This is a notebook file and worksheet containing about 8 questions in which pupils must form equations based on the perimeter of the shape and solve them to find the unknown, or find the area of the shape. This is particularly useful at students targeting C grades at foundation.
This is an introduction to the area of rectlinear compound shapes by way of a story. A rough idea of the story is that the teacher has bought a lovely new apartment, but the interior decor is horrible, requiring new carpets and floors. The teacher needs to measure the area of each room (starting with rectangles) and buy the right amount of flooring. The task can be extended to two more levels of difficulty.
A quick worksheet on enlarging shapes by a scale factor. Useful as a starter for a class to reinforce understanding of integer scale factor before moving onto enlarging from a point.
Simple Worksheet for students beginning to solve equations by balancing. Equations do not have fractions, nor do the answers lead to fractions.
A worksheet for students to practise describing enlargements. Students should find the scale factor and the centre of enlargement for each image (the object is the shaded trapezium. Most are integer SF, but there are a few fractional and a couple of negative SFs (I prefer not to tell the students about this before, but get them to try to work it out themselves). Created because there doesn't seem to be much out there for this topic.
This is quite a sad assembly about the symbolism of the origami paper crane, telling the true story of Sadako Sasaki and how she suffered from the effects of the dropping of the atomic bomb on Hiroshima. We had just been doing an origami interform competition in my school, so it was nice to be able to tell them about the why the origami crane came to symbolise peace.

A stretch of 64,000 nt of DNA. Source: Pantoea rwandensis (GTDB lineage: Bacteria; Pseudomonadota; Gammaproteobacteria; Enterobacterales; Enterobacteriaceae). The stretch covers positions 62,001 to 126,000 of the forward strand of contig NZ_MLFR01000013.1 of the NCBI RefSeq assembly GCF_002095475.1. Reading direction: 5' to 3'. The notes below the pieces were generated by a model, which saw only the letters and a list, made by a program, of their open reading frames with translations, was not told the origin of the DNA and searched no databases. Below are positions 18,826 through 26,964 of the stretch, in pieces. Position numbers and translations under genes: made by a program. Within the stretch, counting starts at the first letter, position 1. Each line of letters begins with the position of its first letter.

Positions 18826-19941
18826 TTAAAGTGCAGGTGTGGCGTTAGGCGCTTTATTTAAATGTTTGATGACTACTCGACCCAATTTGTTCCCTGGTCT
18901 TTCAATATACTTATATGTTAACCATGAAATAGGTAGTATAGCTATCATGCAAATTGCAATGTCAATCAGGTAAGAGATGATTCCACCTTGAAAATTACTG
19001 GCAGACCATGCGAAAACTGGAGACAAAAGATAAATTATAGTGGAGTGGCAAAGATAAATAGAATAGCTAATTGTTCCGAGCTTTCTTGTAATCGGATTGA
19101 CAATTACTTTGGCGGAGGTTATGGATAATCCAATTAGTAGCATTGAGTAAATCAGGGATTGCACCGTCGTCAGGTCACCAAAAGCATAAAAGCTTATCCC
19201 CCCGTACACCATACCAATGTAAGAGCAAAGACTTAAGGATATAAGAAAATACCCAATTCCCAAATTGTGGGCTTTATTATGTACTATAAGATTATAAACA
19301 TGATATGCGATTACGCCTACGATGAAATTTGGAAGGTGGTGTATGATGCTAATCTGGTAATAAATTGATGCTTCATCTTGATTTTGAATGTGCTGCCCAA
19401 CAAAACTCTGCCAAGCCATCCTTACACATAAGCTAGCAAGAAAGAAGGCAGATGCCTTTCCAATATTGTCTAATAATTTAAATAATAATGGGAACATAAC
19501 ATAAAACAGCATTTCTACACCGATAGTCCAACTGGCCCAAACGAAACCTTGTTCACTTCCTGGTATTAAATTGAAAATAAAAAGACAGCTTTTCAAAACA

This Interactive Whiteboard resource allows students to discuss where they see tessellation in real life, practise some tessellations with regular and irregular shapes (including Escher's Reptiles, and attempting pentagons - which won&'t work), and design their own simple tessellation pattern. It includes a possible plenary inviting students to attempt to re-create the tessellation of pentagons and hexagons (as on a football) in 2D, prompting discussion on why this won&';t work.
Revision notes based on the chapters in the Pearson D2 book, with key definitions to remember and common mistakes.
This is a lesson to introduce bearings through a story (notes for which are attached). It requires a bit of pre-planning, especially if the maps are wanted on A3, in colour and laminated (which is desirable, really) The final task is self-differentiating, or can be omitted for lower ability groups
This is an assembly along the theme of 'if the whole world was condensed down to this room, what would we look like?' Some of the numbers are estimates, but shouldn't be too far off.
I can't remember how many times I've come across angles questions involving alternate angles and isosceles triangles in which my students haven't recognised that the isosceles triangles may not be in the orientation they first assume it to be in. This is a very basic resource to use as a starter / short main activity to help with this misconception. Not very flashy, but I hope it's helpful for some.
At the end of every half term, I send this spreadsheet to all Heads of Department for them to nominate students in each year group who have worked particularly well and deserve recognition. The mail merge automatically creates personalised certificates with a different picture for each subject. Instructions are included in the word document.